LONDON - Citigroup Inc. said it hopes to hire as many as 500 private banking specialists to advise newly wealthy Europeans.
Along with J.P. Morgan & Co., Goldman, Sachs & Co., and Merrill Lynch & Co., Citigroup is among the U.S. companies investing millions of dollars to build European private banks. Private banks advise rich people on how to invest their wealth, and the fees for such services are estimated at $6 billion a year in Europe.
The U.S. giants are challenging such European rivals as UBS AG of Switzerland to manage the $5.6 trillion of assets accrued by Europe's two million richest people. The European private banking market is forecast to grow 52%, to $8.5 trillion, by 2003, according to Merrill Lynch and Gemini Consulting Ltd.. Citigroup, which targets affluent clients through its investment banking unit, Salomon Smith Barney, said it focuses on customers who have at least $3 million to invest in the next three to four years.
"It will be difficult to find enough talent to do that because we're all trying to do the same thing," said Colin Woolcock, head of Citigroup's private banking in Europe, the Middle East, and Africa. "Most of us will be investing heavily in this business this year."
"U.S. investment banks are becoming more aggressive," said Sally Rowley-Williams, head of wealth-management recruiting at Korn/Ferry International, an executive-search firm. "There's a lot of wealth that's come out of the frothy M&A activity of the past few years, and there are more wealthy entrepreneurs as a result of floating their businesses."
J.P. Morgan this month invested $100 million to establish a pan-European private bank, consolidating existing operations in different countries. Its goal is to boost the $18 billion of assets under its management in Europe by 14% this year.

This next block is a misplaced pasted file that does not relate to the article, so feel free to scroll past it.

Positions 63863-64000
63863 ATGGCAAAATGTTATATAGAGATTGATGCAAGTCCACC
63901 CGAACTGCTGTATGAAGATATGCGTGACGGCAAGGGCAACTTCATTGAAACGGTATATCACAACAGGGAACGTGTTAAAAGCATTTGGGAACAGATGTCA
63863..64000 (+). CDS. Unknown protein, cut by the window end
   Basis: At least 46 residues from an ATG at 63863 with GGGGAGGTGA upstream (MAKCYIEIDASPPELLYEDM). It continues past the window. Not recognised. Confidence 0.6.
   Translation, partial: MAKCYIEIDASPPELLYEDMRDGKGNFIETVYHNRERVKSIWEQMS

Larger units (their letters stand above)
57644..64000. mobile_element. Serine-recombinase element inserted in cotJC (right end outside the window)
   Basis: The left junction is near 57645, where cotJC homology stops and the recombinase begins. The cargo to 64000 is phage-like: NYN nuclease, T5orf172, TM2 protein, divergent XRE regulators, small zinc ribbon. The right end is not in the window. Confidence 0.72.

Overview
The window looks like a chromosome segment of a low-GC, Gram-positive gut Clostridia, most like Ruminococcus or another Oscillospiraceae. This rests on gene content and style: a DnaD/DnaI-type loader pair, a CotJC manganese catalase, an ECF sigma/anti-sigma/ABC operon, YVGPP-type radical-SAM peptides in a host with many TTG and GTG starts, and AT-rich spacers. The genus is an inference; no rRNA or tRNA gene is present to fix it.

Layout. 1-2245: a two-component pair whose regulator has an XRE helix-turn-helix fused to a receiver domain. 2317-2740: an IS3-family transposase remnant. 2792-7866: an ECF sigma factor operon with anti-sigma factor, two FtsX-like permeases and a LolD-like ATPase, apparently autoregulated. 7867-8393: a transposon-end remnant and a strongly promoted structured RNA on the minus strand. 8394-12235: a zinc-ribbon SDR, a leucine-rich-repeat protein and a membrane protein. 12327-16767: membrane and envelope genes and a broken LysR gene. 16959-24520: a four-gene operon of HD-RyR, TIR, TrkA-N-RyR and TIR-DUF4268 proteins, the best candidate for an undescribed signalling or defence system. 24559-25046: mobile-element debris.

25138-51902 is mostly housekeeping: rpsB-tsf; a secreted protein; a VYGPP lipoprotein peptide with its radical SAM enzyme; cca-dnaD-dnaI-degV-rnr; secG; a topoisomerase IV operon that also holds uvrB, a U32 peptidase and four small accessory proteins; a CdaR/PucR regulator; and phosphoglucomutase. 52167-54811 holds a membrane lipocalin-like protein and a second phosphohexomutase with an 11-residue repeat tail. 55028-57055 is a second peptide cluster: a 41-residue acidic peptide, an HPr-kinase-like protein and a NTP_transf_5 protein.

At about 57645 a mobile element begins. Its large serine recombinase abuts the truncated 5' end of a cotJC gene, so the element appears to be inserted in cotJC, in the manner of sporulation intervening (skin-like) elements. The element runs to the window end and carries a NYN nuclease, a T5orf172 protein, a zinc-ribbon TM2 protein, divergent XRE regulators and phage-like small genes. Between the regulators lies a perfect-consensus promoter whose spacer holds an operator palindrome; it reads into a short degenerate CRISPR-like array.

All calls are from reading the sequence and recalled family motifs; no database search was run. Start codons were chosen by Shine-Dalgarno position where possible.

Some U.S. securities firms have shifted top executives from their investment banking divisions to spearhead private banking in Europe. On the same day J.P. Morgan announced its plans, Goldman Sachs named Sylvain Hefes, head of investment banking for France, to a new post heading its European wealth management.
Others are growing through acquisitions. Morgan Stanley Dean Witter & Co. last year bought Spain's biggest independent broker, A.B. Asesores Bursatiles Bolsa, getting a 40-branch private bank network and $4.3 billion of assets under management.
A day after J.P. Morgan and Goldman Sachs said they would step up their private banking services, Salomon Smith Barney joined the fray. It named Francois de Carbonnel, former president of GE Capital Corp.'s European operations, to build a private-client business in Europe virtually from scratch.
At the same time, Salomon and Merrill Lynch are trying to expand in the "mass affluent'' market - people with $100,000 to invest - by bringing on-line brokerage services to Europe this year. Merrill plans to start its Internet service in the United Kingdom and Spain before rolling it out to the rest of Europe. Its strategy is to establish relationships with high-net-worth people at a younger age and stick with them as their assets grow.
The time is right because of the changing profile of rich Europeans, U.S. bankers said. Earned wealth is growing faster than inherited wealth, which means the average investor is more demanding, analysts said.
"The new European investor is younger, more informed, technologically literate, risk-aware, and performance-hungry," said Christopher Humphry, a Gemini Consulting principal in London. "U.S. banks pose a challenge because their approach is more modern, more in sync with the active investor."